Masters of their own universe: ASU students build fictional worlds in new sci-fi creative writing course
Arizona State University Director of Creative Writing and Associate Professor Matt Bell was faced with a challenge many educators experienced this fall — creating a virtual learning environment that is engaging, fun and interesting for students. But in his new Worldbuilding for Science Fiction and Fantasy course, he was able to do exactly that.
The course, a new iteration of Writing Science Fiction, stemmed from Bell’s interest in meeting students where their interests are while incorporating his own interest in constructing fantastical worlds in sci-fi writing.
Over the course of the semester, students read and discussed six different sci-fi novels: “The Left Hand of Darkness” by Ursula K. LeGuin, “Ancillary Justice” by Ann Leckie, “Parable of the Sower” by Octavia E. Butler, “Embassytown” by China Miéville, “The Player of Games” by Iain M. Banks and “An Unkindness of Ghosts” by Rivers Solomon.
Each student also created and shared an invented world of their own, generating a map of their world and then writing short fictions to expand on governments, religions, architecture, fashion, magic systems, monsters and other creatures, myths and rituals.
As it was an all-remote ASU Sync course conducted entirely on Zoom and Canvas, Bell took the challenges that typically come with virtual learning and used them to his advantage.
“Zoom can be a little chaotic, but instead of trying to tamp that down, I've encouraged it,” Bell said. “I've really enjoyed the different ways the software allows students to communicate with me and each other. On the first day of class, I talked to them about how we'd interact, including suggesting that they feel free to use the chat function continuously throughout class, to respond in real time to my lectures or student questions, to ask each other for clarification, to generally be encouraging or inquisitive. I think the chat is a place where Zoom actually adds to the classroom experience.”
Although Bell originally created this course to incorporate many in-person components, he was pleasantly surprised to see how well the course moved to a virtual modality, and how creative his students were.
“I was so impressed with the enthusiasm I saw,” he said. “The best part of the class, week after week, was the incredible level of creativity the students showed in the fiction they wrote and in the worlds they invented. There were so many wondrous moments in their stories, and their constant joy at each other's creations was a nonstop delight to be around.”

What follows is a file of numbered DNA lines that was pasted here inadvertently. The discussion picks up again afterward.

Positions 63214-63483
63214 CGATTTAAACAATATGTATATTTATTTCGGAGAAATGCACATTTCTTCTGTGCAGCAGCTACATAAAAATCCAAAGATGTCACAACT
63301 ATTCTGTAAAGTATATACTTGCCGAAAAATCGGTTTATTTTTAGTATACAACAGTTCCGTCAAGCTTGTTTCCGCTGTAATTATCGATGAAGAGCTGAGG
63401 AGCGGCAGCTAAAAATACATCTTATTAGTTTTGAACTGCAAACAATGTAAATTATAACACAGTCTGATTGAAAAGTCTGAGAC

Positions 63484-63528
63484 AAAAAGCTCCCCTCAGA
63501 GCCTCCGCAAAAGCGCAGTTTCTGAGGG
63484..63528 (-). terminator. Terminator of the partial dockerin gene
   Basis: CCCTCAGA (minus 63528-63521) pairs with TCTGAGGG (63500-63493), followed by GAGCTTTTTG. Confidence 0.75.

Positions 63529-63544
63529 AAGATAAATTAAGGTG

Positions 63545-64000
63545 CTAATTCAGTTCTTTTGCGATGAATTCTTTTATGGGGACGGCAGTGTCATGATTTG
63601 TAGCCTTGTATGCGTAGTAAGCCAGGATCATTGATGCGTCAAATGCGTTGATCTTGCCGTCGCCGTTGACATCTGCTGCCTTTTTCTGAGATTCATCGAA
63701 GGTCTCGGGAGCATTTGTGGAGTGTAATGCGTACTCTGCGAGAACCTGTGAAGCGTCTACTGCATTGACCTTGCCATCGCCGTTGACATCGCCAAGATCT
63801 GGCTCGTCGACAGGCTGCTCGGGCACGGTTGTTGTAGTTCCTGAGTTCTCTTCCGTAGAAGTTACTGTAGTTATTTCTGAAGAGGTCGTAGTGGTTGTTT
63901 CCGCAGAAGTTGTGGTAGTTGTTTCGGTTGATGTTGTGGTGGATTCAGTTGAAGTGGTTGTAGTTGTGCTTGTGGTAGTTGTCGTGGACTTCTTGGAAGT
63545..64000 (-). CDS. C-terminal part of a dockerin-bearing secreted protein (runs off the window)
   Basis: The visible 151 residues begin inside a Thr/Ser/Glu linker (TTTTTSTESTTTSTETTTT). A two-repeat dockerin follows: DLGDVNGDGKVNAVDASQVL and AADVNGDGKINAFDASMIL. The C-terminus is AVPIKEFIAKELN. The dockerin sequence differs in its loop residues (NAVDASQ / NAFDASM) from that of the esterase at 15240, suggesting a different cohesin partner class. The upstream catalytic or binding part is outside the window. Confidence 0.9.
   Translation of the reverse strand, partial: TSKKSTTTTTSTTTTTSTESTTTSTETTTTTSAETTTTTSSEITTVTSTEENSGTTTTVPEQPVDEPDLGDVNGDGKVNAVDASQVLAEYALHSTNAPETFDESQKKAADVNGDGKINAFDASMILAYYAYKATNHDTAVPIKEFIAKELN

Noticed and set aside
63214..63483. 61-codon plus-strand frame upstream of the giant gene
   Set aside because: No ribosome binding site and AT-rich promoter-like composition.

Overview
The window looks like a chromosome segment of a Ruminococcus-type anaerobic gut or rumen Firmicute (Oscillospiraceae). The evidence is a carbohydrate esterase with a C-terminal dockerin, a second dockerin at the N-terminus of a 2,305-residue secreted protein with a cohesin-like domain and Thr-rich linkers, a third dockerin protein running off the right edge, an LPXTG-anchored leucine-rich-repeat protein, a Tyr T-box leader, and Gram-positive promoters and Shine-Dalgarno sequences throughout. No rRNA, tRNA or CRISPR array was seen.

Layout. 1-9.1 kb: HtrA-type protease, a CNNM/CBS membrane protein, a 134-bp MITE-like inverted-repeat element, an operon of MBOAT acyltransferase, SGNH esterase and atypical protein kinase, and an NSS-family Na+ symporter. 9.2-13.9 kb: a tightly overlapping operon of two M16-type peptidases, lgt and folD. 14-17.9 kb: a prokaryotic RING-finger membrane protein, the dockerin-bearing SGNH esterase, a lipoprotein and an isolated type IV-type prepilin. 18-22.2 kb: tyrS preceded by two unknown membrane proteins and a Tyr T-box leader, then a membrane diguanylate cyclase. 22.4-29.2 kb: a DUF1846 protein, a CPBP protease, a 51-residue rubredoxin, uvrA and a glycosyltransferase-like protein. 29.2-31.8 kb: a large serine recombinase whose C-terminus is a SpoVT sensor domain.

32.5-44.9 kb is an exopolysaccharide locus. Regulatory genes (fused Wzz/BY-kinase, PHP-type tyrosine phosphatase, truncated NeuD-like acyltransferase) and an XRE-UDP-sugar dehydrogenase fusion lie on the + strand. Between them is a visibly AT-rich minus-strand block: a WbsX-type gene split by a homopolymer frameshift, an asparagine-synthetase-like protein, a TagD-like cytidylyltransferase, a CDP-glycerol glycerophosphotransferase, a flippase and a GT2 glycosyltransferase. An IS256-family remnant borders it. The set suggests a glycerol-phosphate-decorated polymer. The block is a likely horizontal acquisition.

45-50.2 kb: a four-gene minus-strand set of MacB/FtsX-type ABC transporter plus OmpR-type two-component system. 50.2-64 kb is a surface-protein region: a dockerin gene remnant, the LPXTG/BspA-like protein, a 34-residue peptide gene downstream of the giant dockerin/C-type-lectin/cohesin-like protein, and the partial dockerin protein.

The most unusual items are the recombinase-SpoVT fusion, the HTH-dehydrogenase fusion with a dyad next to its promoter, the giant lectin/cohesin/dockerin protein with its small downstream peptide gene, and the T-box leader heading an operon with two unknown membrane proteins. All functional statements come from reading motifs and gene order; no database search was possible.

To add an element of fun, Bell showed up to class dressed as different characters from famous sci-fi and fantasy worlds, such as Gandalf from Lord of the Rings and Darth Vader from Star Wars.
“It always made for a joyous start to the class, and if I looked a little ridiculous, so be it,” Bell said. “My willingness to be ridiculous or vulnerable in my nerdiness hopefully put everyone else at ease, and let them feel open to sharing their own wonderful creations.”
Jayde Layne, a student majoring in English with a focus on creative writing, said the format of the course and the environment Bell created prompted a unique learning experience she had never encountered before.
“I think a big part of how the class succeeded was how personalized it was. We had weekly assignments to do and we also did a lot of reading, but the way it was framed was much more free-form than I usually expect from a class,” Layne said. “When given that kind of freedom, the professor didn't have to prompt us to talk about the stories, we would just do it on our own. We analyzed the worldbuilding on our own without having to be assigned book reports or essays to make us do it. When a class is a fun experience, it's a lot easier to keep focused and engaged, especially over Zoom.”
Layne said throughout the semester Bell’s teaching helped give her newfound confidence in her writing, making the process fun and something she looked forward to.
“Matt is full of enthusiasm about fantasy and sci-fi, and that energy is infectious,” she said. “He was genuinely invested in all of our worlds and loved learning about them. He treated every student as his equal and wanted to know our opinions, whether they agreed with his own or not, and gave us a space where we could toss around ideas and build things only to tear them down again, a space to experiment. It's by far the best class I've taken at ASU, and I'm honored that I got to have such a good experience in my last semester here.”
Bell will teach ENG 307: Worldbuilding for Science Fiction and Fantasy again in the fall 2021 semester and said he is hopeful he can re-create the magic that happened this semester, whether the class is virtual or in-person.
“The next version of the class might be roughly similar to this one, but I do have some ideas for other ways of teaching science fiction and fantasy,” he said. “This was a weird and difficult semester for students in so many ways, and I think this class's focus on possibility, invention and community was a true comfort to many of the students in the class. I know it was for me.”